Pioneering Sci-Fi Author William Gibson Predicts in 1997 How the Internet Will Change Our World

"What's the one thing that all great works of science fiction have in common?" asks a 1997 episode of The Net, the BBC's television series about the possibilities of this much-talked-about new thing called the internet. "They all tried to see into the future, and they all got it wrong. Orwell's 1984, Huxley's Brave New World, Arthur C. Clarke's 2001: all, to some extent or other, wrong. And there's another name to add to this list: William Gibson." But then on strolls Gibson himself, fresh off the writing of Idoru, a novel involving a human who wants to marry a digitally generated Japanese pop star, to grant the interview above.

In it Gibson admits that computers hadn't gone quite the way he'd imagined thirteen years earlier in his debut novel Neuromancer — but in which he also offers prescient advice about how we should regard new technology even today. "The thing that Neuromancer predicts as being actually like the internet isn't actually like the internet at all!" Gibson says in a more recent interview with Wired. "I didn't get it right but I said there was going to be something." Back in the mid-1980s, as he tells the BBC, "there was effectively no internet to extrapolate from. The cyberspace I made up isn't being used in Neuromancer the way we're using the internet today."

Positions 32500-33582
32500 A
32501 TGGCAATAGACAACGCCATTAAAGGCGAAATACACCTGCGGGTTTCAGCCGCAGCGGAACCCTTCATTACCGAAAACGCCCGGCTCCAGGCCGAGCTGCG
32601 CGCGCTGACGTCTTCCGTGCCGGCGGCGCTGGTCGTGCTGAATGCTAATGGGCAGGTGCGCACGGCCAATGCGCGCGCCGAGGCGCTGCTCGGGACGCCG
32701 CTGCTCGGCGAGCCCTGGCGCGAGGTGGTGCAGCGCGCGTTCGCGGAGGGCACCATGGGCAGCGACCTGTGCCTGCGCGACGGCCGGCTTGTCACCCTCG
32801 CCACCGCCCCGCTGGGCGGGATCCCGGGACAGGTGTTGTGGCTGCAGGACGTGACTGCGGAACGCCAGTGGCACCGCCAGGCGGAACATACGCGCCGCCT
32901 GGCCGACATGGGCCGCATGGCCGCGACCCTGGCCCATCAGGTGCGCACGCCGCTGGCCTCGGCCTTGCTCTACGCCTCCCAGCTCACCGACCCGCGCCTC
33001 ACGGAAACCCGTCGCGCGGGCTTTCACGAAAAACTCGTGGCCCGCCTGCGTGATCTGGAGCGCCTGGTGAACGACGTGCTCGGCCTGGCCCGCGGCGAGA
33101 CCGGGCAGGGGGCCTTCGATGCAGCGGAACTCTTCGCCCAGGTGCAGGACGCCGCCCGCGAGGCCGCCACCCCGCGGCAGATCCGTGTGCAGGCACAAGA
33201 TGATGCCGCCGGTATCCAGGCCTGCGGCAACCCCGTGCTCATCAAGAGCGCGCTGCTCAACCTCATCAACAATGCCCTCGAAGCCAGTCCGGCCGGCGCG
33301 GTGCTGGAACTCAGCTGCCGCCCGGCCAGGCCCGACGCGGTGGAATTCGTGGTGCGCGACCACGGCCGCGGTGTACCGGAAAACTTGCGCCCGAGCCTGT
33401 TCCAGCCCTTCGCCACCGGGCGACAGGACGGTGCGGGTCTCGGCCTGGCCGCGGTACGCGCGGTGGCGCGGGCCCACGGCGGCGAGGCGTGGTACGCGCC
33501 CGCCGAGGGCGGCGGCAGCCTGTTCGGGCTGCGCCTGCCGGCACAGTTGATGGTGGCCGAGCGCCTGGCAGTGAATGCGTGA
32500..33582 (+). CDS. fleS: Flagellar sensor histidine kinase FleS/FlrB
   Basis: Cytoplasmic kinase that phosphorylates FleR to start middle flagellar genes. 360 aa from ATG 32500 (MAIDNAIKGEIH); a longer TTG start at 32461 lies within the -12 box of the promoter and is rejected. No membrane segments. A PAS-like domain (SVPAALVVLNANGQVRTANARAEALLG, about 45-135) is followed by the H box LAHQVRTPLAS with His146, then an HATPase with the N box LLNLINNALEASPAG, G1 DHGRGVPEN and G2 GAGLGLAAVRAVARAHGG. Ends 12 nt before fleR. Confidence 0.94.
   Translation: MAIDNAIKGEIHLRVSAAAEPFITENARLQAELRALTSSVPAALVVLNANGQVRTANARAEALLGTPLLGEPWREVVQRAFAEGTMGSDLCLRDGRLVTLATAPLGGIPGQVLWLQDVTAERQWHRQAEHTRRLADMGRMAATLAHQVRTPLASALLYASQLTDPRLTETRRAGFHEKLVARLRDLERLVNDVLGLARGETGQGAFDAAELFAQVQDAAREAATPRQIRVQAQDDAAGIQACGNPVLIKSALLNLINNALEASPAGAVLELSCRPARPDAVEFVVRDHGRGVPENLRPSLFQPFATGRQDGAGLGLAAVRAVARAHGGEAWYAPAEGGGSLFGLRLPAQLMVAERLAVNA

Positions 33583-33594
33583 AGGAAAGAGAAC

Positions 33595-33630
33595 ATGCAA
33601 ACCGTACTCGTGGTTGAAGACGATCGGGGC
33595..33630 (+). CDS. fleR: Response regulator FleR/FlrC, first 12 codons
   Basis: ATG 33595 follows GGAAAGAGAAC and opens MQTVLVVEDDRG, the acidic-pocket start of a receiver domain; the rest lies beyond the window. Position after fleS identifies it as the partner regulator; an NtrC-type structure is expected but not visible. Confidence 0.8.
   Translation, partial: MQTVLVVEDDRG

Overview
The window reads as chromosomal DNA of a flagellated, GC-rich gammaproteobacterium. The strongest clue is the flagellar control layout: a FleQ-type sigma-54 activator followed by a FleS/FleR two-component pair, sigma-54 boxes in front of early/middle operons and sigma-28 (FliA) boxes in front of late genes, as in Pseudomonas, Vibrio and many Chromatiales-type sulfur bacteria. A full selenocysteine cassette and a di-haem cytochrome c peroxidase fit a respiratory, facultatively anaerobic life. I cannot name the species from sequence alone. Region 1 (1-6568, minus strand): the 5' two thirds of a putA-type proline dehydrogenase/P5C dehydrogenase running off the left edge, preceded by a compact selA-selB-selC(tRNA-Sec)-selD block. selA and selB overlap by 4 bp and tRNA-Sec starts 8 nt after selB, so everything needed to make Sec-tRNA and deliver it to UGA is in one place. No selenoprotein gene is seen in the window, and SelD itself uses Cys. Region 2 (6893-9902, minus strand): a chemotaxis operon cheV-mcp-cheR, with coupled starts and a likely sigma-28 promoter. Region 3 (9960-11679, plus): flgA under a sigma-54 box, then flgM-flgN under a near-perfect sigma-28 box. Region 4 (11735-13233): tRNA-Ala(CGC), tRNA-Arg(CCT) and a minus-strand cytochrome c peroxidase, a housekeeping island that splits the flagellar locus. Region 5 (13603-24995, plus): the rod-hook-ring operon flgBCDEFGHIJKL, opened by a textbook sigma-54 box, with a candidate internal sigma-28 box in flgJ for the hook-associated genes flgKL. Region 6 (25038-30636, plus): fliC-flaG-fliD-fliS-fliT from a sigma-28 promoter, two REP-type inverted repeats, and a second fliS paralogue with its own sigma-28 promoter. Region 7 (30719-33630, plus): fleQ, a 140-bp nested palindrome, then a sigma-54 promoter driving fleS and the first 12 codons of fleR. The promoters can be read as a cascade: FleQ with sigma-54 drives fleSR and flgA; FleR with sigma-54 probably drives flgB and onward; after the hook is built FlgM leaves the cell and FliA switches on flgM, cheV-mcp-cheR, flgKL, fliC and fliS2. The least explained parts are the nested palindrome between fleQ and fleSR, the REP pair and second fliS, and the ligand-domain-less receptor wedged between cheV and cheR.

Gibson had envisioned a corporate-dominated network infested with "cybernetic car thieves skulking through it attempting to steal tidbits of information." By the mid-1990s, though, the internet had become a place where "a really talented and determined fifteen-year-old" could create something more compelling than "a multinational entertainment conglomerate might come up with." He tells the BBC that "what the internet has become is as much a surprise to me as the collapse of the Soviet Union was," but at that point he had begun to perceive the shape of things to come. "I can't see why it won't become completely ubiquitous," he says, envisioning its evolution "into something like television to the extent that it penetrates every level of society."